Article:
Although a variety of efficacious primary therapies are available to treat multiple myeloma (MM), the disease is characterized by frequent relapses, with a 5-year survival rate of only 46.6%.1 Thus, determining optimal therapy in patients with progressed disease is critical in extending survival and maintaining quality of life. The case presented here discusses the benefits and risks associated with various treatments following progression and the impact of these factors on the choice of therapy.
Mr. B, a 75-year-old white male, presents with severe neck pain radiating down the left arm. An MRI of the neck and vertebrae reveal vertebral lesions. He has a hemoglobin of 8.5 g/dL, serum creatinine of 0.8 g/dL, calcium of 9.1 mg/dL, and albumin of 4.3 g/dL. Serum protein electrophoresis reveals an immunoglobulin A (IgA) lambda paraprotein of 0.9 g/dL, and quantitative immunoglobulin shows an IgA level of 1496 mg/dL with decreased IgG and IgM levels to below the normal limits of normal. A bone marrow biopsy is reported to be 90% cellular with 40% lambda-restricted plasma cells. Cytogenetics shows a normal male karyotype. Upon fluorescence in situ hybridization testing, he is found to have a 4;14 translocation in 30% of cells. His beta 2 microglobulin is 3.6 mg/L. A skeletal survey shows lytic lesions in the cervical spine and pelvic bones.
According to the International Staging System criteria, Mr. B is diagnosed as having stage II MM based on his beta 2 microglobulin and albumin.2
The National Comprehensive Cancer Network (NCCN) recommends several two- and three-drug combinations for primary treatment of nontransplantation candidates with MM.2 Of these options, 15 mg lenalidomide 21/28 days plus 20 mg dexamethasone weekly is chosen as first-line therapy for Mr. B. on the basis of trials demonstrating superior rates of progression-free survival (PFS).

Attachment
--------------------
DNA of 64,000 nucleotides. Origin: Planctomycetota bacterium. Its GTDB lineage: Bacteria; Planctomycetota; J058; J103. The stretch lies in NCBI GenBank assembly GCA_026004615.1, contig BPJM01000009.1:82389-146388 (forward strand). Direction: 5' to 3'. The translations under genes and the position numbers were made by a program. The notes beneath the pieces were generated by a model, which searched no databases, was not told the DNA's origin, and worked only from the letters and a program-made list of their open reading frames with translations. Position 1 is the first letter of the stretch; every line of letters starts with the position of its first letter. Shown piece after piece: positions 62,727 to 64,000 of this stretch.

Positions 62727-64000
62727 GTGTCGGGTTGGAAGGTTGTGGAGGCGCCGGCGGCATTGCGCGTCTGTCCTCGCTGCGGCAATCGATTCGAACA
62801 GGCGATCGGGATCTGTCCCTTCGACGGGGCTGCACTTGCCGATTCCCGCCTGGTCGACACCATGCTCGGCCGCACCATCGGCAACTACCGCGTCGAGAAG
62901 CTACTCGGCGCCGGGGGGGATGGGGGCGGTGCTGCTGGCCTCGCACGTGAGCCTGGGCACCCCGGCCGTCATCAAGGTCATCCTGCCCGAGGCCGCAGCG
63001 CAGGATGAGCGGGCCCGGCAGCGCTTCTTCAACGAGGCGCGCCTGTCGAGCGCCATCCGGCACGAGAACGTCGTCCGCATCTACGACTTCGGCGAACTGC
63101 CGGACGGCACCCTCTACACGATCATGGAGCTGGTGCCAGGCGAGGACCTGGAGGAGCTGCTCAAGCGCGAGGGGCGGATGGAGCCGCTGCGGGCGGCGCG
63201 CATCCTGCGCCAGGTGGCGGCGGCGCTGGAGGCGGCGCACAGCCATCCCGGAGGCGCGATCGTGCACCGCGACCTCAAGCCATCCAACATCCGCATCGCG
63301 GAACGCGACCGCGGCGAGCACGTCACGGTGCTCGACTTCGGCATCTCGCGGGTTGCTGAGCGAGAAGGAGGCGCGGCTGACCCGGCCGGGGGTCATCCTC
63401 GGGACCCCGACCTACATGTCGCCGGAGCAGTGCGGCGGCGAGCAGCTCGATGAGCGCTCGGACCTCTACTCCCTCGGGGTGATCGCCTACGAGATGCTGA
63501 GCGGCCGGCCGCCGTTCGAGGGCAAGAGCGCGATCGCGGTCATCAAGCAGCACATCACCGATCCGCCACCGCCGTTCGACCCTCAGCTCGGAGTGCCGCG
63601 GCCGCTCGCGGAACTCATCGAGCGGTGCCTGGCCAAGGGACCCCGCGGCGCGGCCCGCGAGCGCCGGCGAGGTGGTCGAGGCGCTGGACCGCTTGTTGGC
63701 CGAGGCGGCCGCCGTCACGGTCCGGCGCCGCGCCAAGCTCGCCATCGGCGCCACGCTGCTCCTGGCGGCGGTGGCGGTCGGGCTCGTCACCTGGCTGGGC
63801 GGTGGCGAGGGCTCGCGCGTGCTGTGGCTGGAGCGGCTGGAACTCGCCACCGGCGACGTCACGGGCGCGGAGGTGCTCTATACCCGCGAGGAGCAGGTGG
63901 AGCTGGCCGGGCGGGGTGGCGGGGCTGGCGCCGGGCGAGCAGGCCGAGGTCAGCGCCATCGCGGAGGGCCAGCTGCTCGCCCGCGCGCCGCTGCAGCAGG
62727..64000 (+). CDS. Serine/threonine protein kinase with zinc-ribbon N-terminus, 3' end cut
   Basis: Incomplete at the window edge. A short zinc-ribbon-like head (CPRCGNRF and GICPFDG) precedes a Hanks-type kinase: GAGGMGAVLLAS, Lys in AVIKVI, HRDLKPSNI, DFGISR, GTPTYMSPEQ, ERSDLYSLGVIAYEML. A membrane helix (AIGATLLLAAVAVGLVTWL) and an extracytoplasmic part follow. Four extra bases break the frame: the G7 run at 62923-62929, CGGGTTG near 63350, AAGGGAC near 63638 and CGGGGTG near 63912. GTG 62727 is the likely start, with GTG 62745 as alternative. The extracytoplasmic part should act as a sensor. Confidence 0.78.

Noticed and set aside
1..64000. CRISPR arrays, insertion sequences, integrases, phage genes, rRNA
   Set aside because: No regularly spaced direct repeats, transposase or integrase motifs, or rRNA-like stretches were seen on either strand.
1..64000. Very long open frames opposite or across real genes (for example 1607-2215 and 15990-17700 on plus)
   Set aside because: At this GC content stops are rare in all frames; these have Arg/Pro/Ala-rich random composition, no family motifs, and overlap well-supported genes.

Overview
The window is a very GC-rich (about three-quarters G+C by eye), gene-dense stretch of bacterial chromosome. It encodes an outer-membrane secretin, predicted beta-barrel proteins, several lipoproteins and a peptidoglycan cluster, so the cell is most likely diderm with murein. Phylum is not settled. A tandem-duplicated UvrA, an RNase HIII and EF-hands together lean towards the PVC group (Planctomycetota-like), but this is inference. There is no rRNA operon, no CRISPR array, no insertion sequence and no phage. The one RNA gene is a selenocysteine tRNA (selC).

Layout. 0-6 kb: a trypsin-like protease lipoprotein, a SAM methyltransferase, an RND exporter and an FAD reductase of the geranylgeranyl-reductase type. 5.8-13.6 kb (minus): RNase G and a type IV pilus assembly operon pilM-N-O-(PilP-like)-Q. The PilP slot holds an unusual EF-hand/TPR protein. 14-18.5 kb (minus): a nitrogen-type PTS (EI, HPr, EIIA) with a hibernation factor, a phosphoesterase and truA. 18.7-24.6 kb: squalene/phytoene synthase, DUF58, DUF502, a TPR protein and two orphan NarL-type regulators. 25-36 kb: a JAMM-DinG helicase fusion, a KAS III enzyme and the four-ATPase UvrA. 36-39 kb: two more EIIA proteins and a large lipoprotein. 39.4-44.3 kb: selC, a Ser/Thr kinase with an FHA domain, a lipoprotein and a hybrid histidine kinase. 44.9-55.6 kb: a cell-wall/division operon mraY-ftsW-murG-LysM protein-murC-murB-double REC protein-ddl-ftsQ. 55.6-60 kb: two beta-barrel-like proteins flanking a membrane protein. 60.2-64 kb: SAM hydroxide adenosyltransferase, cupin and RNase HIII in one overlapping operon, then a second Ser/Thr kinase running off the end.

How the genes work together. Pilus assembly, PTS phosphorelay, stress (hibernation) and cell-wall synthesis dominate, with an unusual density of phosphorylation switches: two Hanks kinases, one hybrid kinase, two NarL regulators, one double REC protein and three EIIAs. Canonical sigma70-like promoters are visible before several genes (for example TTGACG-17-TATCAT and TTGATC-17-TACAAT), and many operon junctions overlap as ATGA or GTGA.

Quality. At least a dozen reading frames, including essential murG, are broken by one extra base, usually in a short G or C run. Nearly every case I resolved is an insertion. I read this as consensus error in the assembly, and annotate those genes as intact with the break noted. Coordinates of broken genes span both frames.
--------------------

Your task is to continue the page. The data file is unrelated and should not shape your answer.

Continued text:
Since numerous studies have demonstrated that bisphosphonates are effective in reducing the pain and skeletal-related events seen in patients with MM, Mr. B was started on zoledronic acid at 4 mg monthly. Recently, zoledronic acid was also shown to significantly improve PFS and overall survival (OS) in newly diagnosed MM patients compared with clodronic acid, another bisphosphonate (PFS: HR 0.89, P = .02; OS: HR 0.86, P = .01), further supporting the use of this agent in the treatment of Mr. B.3
The Case Continues
Mr. B. achieves partial remission and remains on lenalidomide and dexamethasone for 22 months, at which point he experiences a new onset of left hip pain. Imaging studies show a new lytic lesion in the left hip. At this time, serum protein electrophoresis also shows a 25% increase in M protein over nadir values.
Treatment Following Progression
Of the many preferred regimens recommended by the NCCN for the treatment of relapsed MM, one half contain bortezomib.2 Since Mr. B’s disease has progressed on lenalidomide and dexamethasone, it is decided to change his therapy to bortezomib 1.5 mg/m2 weekly, 4 wk/5wk plus dexamethasone, 20 mg weekly, with continuation of zoledronic acid. Unfortunately, after three cycles, he develops painful neuropathy affecting his fingers.